With what deep murmurs through time’s silent stealth Doth thy transparent, cool, and wat’ry wealth Here flowing fall, And chide, and call, As if his liquid, loose retinue stayed Ling’ring, and were of this steep place afraid, The common pass Where, clear as glass, All must descend Not to an end, But quick’ned by this deep and rocky grave, Rise to a longer course more bright and brave. Dear stream! dear bank! where often I Have sat, and pleased my pensive eye; Why, since each drop of thy quick store Runs thither, whence it flowed before, Should poor souls fear a shade or night, Who came, sure, from a sea of light? Or, since those drops are all sent back So sure to Thee, that none doth lack, Why should frail flesh doubt any more That what God takes He’ll not restore? O useful element and clear! My sacred wash and cleanser here; My first consigner unto those Fountains of life, where the Lamb goes! What sublime truths and wholesome themes Lodge in thy mystical, deep streams! Such as dull man can never find Unless that Spirit lead his mind, Which first upon thy face did move, And hatched all with his quick’ning love. As this loud brook’s incessant fall In streaming rings restagnates all, Which reach by course the bank, and then Are no more seen: just so pass men. O my invisible estate, My glorious liberty, still late! Thou art the channel my soul seeks, Not this with cataracts and creeks.
In “The Waterfall” by Henry Vaughan (1621–1695), a stream’s sudden surge and plummet over a precipice followed by a calm, continued flow is a picture of the soul’s passage into eternity—the continuation of life after death.
The speaker addresses the stream and its retinue of waters, who “murmur” and “chide”—that is, make incessant noise (in the word’s archaic sense). The waters move with increasing momentum toward the brink and hesitate just before but then take the plunge. Briefly brought under, in their “deep and rocky grave” they are “quickened,” made alive once more, as they rise back up to the surface and course smoothly onward, no longer in a state of agitation. After a momentary crash, serenity.
Vaughan represents this action visually with an alternation of groups of long lines and short lines, which give the impression of water tumbling over ledges of rock. The lines then steady out into a uniform column, signifying the water’s becoming sedate.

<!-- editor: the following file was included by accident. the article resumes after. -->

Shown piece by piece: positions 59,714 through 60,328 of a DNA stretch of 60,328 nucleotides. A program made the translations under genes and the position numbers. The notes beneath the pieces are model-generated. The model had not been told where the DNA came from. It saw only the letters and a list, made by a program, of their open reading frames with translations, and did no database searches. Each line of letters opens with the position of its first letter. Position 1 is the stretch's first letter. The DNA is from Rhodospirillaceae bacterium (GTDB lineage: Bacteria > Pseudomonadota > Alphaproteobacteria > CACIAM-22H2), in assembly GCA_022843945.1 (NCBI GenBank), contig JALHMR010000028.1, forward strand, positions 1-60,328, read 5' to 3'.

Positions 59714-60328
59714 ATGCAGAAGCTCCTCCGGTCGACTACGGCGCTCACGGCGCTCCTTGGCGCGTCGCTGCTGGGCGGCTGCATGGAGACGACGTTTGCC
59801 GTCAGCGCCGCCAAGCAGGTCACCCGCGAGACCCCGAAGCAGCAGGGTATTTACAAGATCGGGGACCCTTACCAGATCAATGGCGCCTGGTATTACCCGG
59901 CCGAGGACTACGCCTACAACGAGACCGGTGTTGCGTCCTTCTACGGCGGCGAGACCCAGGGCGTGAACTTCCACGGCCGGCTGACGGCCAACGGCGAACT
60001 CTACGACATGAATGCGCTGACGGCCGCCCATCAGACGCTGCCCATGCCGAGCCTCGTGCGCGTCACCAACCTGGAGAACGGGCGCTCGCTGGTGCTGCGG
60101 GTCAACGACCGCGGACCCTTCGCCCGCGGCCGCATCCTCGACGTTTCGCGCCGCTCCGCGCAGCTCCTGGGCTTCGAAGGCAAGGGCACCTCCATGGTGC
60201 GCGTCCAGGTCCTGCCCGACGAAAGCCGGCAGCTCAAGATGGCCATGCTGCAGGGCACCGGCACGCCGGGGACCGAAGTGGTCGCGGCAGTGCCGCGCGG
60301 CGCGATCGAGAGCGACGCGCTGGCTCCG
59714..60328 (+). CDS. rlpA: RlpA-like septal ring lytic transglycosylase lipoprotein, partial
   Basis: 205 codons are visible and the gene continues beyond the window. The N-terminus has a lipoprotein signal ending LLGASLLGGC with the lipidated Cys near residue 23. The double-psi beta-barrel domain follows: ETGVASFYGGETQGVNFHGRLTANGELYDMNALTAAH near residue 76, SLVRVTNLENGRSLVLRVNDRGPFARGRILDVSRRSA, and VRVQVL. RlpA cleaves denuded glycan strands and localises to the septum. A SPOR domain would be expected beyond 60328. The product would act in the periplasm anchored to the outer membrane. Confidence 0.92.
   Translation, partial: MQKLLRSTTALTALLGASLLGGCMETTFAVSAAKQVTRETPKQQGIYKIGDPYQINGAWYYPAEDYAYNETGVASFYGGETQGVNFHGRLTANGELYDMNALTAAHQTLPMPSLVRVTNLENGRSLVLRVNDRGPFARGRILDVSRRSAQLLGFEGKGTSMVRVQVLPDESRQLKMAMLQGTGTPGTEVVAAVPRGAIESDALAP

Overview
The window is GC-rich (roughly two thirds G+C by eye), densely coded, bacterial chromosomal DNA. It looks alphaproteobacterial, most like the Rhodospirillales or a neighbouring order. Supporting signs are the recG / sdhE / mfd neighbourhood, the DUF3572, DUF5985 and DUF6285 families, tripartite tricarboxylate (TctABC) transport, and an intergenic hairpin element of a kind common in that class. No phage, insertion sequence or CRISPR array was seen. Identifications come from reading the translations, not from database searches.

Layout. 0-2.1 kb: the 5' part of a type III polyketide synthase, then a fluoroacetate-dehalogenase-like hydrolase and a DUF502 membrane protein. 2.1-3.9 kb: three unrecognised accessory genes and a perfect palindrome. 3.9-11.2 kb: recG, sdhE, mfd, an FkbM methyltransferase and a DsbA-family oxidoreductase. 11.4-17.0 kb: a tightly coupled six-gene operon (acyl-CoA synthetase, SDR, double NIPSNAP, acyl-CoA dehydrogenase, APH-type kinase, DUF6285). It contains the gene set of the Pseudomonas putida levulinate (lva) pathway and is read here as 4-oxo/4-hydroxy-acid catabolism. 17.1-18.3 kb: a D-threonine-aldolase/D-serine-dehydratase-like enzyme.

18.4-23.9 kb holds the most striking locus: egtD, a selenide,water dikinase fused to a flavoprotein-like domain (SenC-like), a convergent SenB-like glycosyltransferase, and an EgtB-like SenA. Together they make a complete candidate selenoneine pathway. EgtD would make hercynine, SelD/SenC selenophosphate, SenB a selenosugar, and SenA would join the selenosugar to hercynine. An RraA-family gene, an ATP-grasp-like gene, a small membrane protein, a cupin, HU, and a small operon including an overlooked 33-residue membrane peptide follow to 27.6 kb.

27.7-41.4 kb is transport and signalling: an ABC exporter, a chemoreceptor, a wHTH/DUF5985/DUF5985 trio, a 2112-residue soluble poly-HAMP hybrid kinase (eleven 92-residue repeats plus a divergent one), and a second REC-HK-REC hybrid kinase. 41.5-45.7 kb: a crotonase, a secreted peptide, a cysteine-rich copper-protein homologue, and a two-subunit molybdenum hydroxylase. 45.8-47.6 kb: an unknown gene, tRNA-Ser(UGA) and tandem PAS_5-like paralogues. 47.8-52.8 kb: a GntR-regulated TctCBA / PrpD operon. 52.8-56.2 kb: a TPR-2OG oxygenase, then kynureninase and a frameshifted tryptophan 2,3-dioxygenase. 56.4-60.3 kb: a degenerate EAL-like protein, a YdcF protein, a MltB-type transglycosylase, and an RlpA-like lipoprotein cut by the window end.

“Why,” the speaker wonders, “since each drop of thy quick store / Runs thither, whence it flowed before, / Should poor souls fear a shade or night, / Who came, sure, from a sea of light?” Death is benevolent, merely a drop-off along the route and then reconstitution to the whole. Just as the stream that has fallen returns to the vast ocean from whence (via the cycle of evaporation, condensation, precipitation) it came, so, too, does the soul return to God, its origin.
In the final stanza the speaker muses on water as sacrament—baptism, he says, is our “first consigner unto those / Fountains of life, where the Lamb goes” (see Rev. 7:17; cf. Isa. 49:10). In other words, our baptism gives us over to God, to the New Eden. If baptism is our first consigner, then death is our final consigner, bringing us at last to the One to whom we belong.
The profound mystical truth hidden in something as natural as a waterfall is discerned only by those whom the Spirit reveals it to—that same Spirit who hovered over the waters at Creation (Gen. 1:2) “[a]nd hatched all with his quick’ning love.”
I write this in memory of my husband Eric’s grandfather, who died Sunday. I’m consoled by the image of him as a water droplet whose plunge does not mean a cessation of being but rather a flowing into God, into “glorious liberty.” When water plunges down, it sends ripples toward the bank, Vaughan writes, but then settles into stillness and is imperceptibly carried away to a destination out of view. So Grandpa Jones is now on “a longer course more bright and brave,” flowing toward “a sea of light.”